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SALT LAKE CITY (AP) -- The state may execute two men by firing squad at the end of June if death warrants are signed by district judges this week.
If white separatist Troy Kell and serial killer Roberto Arguelles are executed, it would be the first time Utah has carried out the death penalty twice in the same year.
Kell and Arguelles are set for hearings Tuesday and Thursday, respectively.
Under Utah law, if neither man files an appeal, each would have to be executed within 60 days of a judge's order, Assistant Attorney General Thomas Brunker said.
He expects both warrants will be signed.
Both Kell and Arguelles have elected to die by firing squad.
"We do think one or the other of them will file an appeal," Utah Department of Corrections spokesman Jack Ford said. "If they don't, it will be really unusual. We've never done two firing squads."
Utah has executed six men during the past 26 years, since garnering international attention for ending a nationwide moratorium on the death penalty with the firing-squad execution in January 1977 of double-murderer Gary Gilmore.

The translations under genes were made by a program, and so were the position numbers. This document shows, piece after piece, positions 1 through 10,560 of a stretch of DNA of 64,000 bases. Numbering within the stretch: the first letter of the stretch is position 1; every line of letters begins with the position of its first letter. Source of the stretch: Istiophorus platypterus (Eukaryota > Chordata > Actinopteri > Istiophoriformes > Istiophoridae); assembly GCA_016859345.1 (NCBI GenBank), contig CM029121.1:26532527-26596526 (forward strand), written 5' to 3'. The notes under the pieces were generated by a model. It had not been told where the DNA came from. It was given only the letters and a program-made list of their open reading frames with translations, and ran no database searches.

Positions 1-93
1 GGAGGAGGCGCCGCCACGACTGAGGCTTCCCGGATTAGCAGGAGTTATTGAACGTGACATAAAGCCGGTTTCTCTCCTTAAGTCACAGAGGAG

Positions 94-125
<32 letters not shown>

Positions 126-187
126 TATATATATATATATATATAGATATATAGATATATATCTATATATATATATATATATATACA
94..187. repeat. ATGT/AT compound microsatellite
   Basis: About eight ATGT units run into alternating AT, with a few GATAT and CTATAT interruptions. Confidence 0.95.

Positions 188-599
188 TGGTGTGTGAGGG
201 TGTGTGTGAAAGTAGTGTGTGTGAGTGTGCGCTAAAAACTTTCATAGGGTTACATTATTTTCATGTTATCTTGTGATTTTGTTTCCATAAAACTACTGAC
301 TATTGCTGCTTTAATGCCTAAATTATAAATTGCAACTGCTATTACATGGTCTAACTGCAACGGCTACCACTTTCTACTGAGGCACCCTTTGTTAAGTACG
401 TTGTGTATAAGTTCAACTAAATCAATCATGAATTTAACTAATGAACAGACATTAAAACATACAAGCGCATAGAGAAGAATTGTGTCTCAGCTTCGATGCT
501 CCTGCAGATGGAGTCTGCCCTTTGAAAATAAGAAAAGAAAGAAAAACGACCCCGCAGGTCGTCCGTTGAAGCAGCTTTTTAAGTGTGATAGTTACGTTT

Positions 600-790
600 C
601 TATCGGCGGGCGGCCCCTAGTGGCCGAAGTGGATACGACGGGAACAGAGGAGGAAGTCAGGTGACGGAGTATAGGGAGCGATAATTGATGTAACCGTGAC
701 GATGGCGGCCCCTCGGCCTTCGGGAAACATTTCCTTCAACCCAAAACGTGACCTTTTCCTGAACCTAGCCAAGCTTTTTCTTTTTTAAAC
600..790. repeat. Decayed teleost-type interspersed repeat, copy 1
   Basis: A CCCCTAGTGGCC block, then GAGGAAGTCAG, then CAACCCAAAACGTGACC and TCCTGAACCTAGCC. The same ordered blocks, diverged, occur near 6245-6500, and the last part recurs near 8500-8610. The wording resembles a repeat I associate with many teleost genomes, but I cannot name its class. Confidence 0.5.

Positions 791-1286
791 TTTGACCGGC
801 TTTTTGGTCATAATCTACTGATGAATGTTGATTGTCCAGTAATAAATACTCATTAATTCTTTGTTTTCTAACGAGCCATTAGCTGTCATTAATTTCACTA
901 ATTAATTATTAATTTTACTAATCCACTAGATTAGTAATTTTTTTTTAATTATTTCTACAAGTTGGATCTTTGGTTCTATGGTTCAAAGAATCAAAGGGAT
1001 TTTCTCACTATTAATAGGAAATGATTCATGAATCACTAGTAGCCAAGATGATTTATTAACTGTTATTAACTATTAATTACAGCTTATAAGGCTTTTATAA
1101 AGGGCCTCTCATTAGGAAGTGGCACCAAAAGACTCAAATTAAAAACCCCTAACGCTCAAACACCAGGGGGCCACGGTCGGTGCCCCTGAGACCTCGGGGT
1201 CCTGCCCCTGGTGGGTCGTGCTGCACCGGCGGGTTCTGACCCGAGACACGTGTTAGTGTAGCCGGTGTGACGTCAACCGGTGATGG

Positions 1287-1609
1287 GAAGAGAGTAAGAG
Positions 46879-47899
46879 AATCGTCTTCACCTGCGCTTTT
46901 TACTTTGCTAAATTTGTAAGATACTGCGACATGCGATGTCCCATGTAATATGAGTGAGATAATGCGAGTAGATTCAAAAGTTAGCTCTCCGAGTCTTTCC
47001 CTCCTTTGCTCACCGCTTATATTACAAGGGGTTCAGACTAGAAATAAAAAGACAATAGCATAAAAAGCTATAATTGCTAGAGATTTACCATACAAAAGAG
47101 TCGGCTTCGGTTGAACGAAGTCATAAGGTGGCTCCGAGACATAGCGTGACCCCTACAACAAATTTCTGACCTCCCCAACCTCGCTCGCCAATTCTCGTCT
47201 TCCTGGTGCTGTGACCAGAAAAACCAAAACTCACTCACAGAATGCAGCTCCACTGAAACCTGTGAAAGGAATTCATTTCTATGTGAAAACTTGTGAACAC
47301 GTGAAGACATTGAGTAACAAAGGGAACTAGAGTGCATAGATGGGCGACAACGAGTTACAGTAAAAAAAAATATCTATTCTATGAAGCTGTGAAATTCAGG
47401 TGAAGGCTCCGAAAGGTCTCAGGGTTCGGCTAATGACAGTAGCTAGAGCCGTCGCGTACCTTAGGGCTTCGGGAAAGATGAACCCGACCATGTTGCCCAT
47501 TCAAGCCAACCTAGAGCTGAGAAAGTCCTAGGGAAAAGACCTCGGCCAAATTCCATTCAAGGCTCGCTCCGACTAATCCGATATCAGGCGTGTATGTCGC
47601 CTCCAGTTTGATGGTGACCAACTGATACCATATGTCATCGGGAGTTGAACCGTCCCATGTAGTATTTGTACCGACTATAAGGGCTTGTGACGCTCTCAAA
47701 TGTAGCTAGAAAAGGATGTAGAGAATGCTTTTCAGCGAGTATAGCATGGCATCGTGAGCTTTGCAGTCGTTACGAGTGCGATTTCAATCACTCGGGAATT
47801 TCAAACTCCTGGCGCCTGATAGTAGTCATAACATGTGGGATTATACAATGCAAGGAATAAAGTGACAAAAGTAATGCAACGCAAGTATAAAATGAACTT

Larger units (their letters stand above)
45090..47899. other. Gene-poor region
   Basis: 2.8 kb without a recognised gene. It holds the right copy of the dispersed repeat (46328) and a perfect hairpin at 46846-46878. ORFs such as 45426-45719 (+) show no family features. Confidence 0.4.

The last time the state carried out a death warrant was April 1999, when Joseph Mitchell Parsons died by lethal injection, having been convicted of murdering a California motorist who gave him a ride.
Kell and Arguelles will have 30 days to file an appeal after their death warrants are signed. In capital cases, a conviction is automatically appealed to the Utah Supreme Court after a conviction.
Kell, 34, was convicted in 1996 of stabbing and killing Lonnie Blackmon while both were incarcerated at the Gunnison unit of the Utah State Prison. Investigators said Kell stabbed Blackmon 67 times with a homemade knife in a racially motivated attack.
Kell was serving two life sentences for a prior homicide in Nevada.
The state does not know if he will pursue further appeals, Brunker said. Kell's attorney, Mike Esplin, could not be reached for comment.
However, Arguelles has for five years been asking the state to allow him to die.
He pleaded guilty to the 1992 kidnappings and murders of four females whom he killed while on parole from the prison for another offense.
Arguelles, 41, objected to his legally mandated appeal and refused an attorney, despite the court's appointment of defense attorney Ed Brass.
Brass filed motions on Arguelles' behalf, but the Utah Supreme Court upheld the Arguelles convictions in 1997.
In 1998, Arguelles attempted suicide, which prompted further court actions, along with a mental health evaluation.
Arguelles has spent more than 21 years behind bars, mostly for violent sex crimes beginning in the late 1970s.
He received the death sentence for murdering 13-year-old Stephanie Blundell; Tuesday Malisa Roberts, 14; Lisa Vickey Martinez, 16; and 42-year-old Margo Bond. Roberts and Martinez were found buried at a Salt Lake Valley pig farm.
(Copyright 2003 by The Associated Press. All Rights Reserved.)